The joys of reading a Really, Really Big Book

Aditya Mani Jha | Updated on February 21, 2020

Grey matter: Over and above the considerable labours of writing a really big book, publishing one’s tough, too   -  ISTOCK.COM

Author Lucy Ellmann’s Ducks, Newburyport may not have won the Booker. But the novel — all 1,000-plus pages of it — leaps from small disappointments to global catastrophes without breaking a sweat

Shortly after I finished Lucy Ellmann’s Ducks, Newburyport (shortlisted for the 2019 Booker, and winner of the 2019 Goldsmiths Prize), I learned that her father was a renowned James Joyce scholar. Speaking as someone who has tried and failed to finish reading Joyce’s Ulysses (or indeed, reach the halfway mark) several times, I must express my gratitude that Ellmann’s novel proved vastly more readable. Moreover, the very first page features the curiously haunting line “To be woken, biffed in the face by the paw of a sleeping kitten” (Joyce would approve; he wrote about cats at length, both in Ulysses and in his letters to his beloved grandson Stephen). This happens to me thrice a week, typically, but I could never have expressed it in such an elegant, disarming, sonorous way.

At 1,020 pages, Ducks, Newburyport is one of the longest novels in recent Booker history — and undoubtedly the most idiosyncratic. It consists of eight sentences in total, the bulk of them really one long, long sentence. The narrative follows an unnamed ex-professor (and mother of four) from Ohio as she ruminates about everything under the sun — her marriage, the prospect of one of her children hating her, Trump, the unabated and ongoing assault on the environment, and so on. To call it stream-of-consciousness would be tethering it to a history Ellmann is not overly influenced by. The truth is Ducks, Newburyport is that rarity: A true original that leaps from small, intimate disappointments to global catastrophes without breaking a sweat. Sample this passage, where the narrator’s doomsday musings soon give way to anxiety about her daughter Stacy’s resentment towards her. By the time she’s talking about releasing a family of terrapins in a wrong place, eco-anxiety and empty nest syndrome have collapsed into one another.

“(...) the fact that Ben says everybody on earth will soon be starving or suffocating or dying of SARS or Ebola or H5N1, the fact that H5N1 only has to mutate a few more times and we’re all goners, so maybe it was all for nothing, human achievement, but before that happens, we still have to do our taxes, and Leo needs to fix the garage door, the fact that it keeps sticking, missing button, bathroom grouting, the fact that Stacy would probably approve of a global pandemic, as long as it included us, her nearest and dearest, the fact that I don’t know why we released our poor little terrapins into the pond at Northwestern, the fact that we thought they’d be happy there, free, the fact that nobody ever told us they were tropical terrapins...”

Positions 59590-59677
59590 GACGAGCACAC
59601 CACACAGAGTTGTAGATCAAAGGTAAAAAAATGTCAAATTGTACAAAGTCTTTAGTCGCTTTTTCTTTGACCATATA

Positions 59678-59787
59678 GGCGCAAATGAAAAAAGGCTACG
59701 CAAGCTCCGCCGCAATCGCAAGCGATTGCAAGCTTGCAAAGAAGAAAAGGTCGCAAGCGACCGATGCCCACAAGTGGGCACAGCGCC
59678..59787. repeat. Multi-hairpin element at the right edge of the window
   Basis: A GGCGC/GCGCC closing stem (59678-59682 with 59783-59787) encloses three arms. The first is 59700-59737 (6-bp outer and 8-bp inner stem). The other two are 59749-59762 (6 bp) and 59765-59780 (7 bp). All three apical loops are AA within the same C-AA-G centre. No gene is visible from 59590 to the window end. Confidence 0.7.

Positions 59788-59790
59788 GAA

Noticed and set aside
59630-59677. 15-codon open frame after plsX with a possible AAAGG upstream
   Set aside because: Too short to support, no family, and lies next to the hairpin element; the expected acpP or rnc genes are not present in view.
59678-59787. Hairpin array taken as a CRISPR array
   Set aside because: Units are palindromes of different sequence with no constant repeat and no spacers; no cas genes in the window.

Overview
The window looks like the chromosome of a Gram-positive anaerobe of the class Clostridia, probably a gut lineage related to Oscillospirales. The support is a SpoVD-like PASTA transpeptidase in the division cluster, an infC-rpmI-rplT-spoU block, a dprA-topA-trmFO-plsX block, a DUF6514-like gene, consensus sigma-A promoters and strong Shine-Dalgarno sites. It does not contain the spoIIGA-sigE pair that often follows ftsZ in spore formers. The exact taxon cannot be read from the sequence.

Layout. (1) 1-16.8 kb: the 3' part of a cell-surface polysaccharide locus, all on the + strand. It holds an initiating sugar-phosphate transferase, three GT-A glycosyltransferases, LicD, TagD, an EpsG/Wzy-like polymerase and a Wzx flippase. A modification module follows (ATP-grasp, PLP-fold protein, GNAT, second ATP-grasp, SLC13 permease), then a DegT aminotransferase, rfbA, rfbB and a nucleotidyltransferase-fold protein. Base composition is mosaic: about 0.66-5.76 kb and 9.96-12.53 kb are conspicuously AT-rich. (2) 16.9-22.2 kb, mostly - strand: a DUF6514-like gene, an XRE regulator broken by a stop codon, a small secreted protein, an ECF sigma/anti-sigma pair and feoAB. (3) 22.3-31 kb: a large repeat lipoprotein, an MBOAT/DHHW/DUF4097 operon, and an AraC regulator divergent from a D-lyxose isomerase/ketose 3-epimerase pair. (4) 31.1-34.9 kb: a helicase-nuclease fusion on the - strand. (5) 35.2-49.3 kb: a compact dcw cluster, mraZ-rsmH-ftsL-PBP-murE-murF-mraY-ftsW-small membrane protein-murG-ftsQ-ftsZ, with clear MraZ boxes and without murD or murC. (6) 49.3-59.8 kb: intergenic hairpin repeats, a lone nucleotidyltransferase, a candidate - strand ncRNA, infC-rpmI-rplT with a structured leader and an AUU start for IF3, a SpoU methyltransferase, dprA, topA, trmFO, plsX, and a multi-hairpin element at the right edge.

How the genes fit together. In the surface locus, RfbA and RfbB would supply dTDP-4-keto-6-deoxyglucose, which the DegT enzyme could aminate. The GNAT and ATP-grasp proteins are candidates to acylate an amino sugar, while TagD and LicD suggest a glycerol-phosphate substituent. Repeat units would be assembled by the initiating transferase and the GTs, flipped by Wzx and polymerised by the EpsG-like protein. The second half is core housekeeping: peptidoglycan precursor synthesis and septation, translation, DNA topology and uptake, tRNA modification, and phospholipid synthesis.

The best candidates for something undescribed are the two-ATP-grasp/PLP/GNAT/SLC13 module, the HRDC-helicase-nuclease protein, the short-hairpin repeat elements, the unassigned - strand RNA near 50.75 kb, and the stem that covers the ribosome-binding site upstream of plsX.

Ducks, Newburyport, then, is a Really, Really Big Book (RRBB), marked not just by girth but also how easily the reader gets involved in its little thought experiments, its rapidly expansive vision (in some cases, its mythology). RRBBs are a dying tribe — in the modern era, one can think of Susanna Clarke’s Jonathan Strange & Mr Norrell, Roberto Bolaño’s 2666, Richard House’s The Kills and William Vollmann’s Imperial (notably, the only non-fiction book that immediately comes to mind) as similarly ambitious. There’s this one thing that all of these books do. Simply put, they teach you how to read them as you go along, until the reader is intimately aware of every eccentricity, every running gag, every little narrative tic or gesture that holds sacred meaning within the confines of the text. (It’s like the moment when a long-running TV show’s most famous joke or one-liner makes an appearance in the grand finale: Instead of being undercut, the humour is enhanced by the fact that our journey is about to end.) See how Ellmann, for instance, mimics the rhythms of a perfectly ordinary day in her narrator’s life before, suddenly, Walter Matthau and then Marlon Brando and then various Jane Austen novels materialise in her thoughts. The thing to understand is that it’s a perfectly quotidian intrusion, apropos nothing at all. Ergo, they are placed abruptly and without context or explanation, in the middle of routine tasks the narrator is eager to be distracted from.